When something becomes a high enough frequency, it seems silent.
Between adding a part-time job (with full-time responsibility), trying to replace my car (part-time efforts with full-time stress), family health hiccups, and trying to maintain my volunteer positions, this SAHM (can I still call myself that?)has gone silent.
Oh, I’m still sampling wines and practicing self-care in the kitchen, but I’ve been drowning a bit and my creativity was the first thing to sink. Well, at least in words. I’ve made some tasty comfort worth sharing, if for no other reason than to have record of what it did. Ironically, the denser the responsibilities, the more sieve-like the brain.
Any organization/time-management experts out there?
One of the grapes that grows really well here, especially on the coast, is a hybrid called Blanc du Bois, which translates loosely, white wood. Rich perfumed notes, floral and citrus. It is used as a single variety, blends, and to make madeira. It is especially resistant to Pierce’s disease. One of the names synonymous with Blanc du Bois is Haak Vineyards. They produce several wines using the grape but one of the most renowned is the Madeira.
I was recently looking to create a sauce to take our weekend steaks up a notch. We’d opened at bottle of 2012 Hoopes Vineyard Napa Valley Cabernet Sauvignon* and it is a beast. A beauty and a beast which could stand up to even the richest sauces. I considered the gauntlet thrown. In the wine I was getting blueberry and Marionberry, mint and rosemary so I went from there.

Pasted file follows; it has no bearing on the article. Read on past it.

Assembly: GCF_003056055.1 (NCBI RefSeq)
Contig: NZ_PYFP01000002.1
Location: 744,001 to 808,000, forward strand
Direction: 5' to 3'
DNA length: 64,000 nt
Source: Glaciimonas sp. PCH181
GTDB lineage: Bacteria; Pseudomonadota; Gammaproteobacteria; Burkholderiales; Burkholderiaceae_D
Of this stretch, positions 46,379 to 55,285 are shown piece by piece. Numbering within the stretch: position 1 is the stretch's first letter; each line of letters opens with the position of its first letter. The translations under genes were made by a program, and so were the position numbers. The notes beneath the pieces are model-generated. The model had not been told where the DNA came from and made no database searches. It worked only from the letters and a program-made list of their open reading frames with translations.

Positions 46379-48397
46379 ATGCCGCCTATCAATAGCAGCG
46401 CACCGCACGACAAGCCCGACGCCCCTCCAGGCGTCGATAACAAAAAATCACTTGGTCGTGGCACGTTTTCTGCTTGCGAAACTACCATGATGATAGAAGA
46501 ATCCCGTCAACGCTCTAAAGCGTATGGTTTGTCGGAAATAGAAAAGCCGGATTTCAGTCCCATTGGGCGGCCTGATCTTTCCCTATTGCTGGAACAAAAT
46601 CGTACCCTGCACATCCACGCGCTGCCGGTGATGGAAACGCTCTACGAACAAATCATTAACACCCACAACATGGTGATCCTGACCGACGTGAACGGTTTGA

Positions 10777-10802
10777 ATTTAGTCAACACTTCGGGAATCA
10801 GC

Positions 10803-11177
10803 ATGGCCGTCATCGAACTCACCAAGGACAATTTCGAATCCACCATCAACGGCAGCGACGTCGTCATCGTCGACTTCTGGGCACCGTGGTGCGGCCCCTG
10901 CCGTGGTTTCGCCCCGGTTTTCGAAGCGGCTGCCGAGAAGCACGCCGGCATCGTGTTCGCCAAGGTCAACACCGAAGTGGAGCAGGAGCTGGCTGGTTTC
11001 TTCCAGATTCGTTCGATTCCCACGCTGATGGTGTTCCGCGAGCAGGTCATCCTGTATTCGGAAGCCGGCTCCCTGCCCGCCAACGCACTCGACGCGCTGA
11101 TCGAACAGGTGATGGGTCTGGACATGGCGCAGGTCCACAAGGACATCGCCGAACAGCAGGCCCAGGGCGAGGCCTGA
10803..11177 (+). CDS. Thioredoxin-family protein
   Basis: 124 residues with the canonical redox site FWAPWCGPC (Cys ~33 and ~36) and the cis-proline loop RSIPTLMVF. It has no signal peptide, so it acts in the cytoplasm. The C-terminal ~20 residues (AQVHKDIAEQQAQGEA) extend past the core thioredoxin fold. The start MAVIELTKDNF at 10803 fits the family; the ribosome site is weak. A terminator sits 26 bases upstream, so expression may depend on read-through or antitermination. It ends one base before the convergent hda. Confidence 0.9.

All good sauces begin with butter so I used equal parts butter and olive oil to sauté a shallot. I added about 2 teaspoons of very coarsely ground black pepper. Then I deglazed with the Haak madeira. I added about a few sprigs worth of fresh rosemary and finished with about a tablespoon of half and half.
My children raved that it was the best steak ever. My husband said it should be on every steakhouse menu. They drizzled their potatoes and even wanted me to bring out the pan so they could get the last of it. So, in short, it was a hit.
With the richness of the sauce, and the gift of time, the wine opened into Bing Cherry and pine trees with gentle tannins. Gorgeous. A pleasure to drink.
Inspired, I continued my exploration of sauces with Blanc du Bois, but if you read the first paragraphs, you know that will have to wait until next Texas Tuesday. In the meantime, check out what Texas Wine Journal and their panel of experts had to say about the 2015 releases of Blanc du Bois. Cheers!
*The Hoopes was provided as a media sample from Public New York City. I received no other compensation. Thoughts and opinions are my own.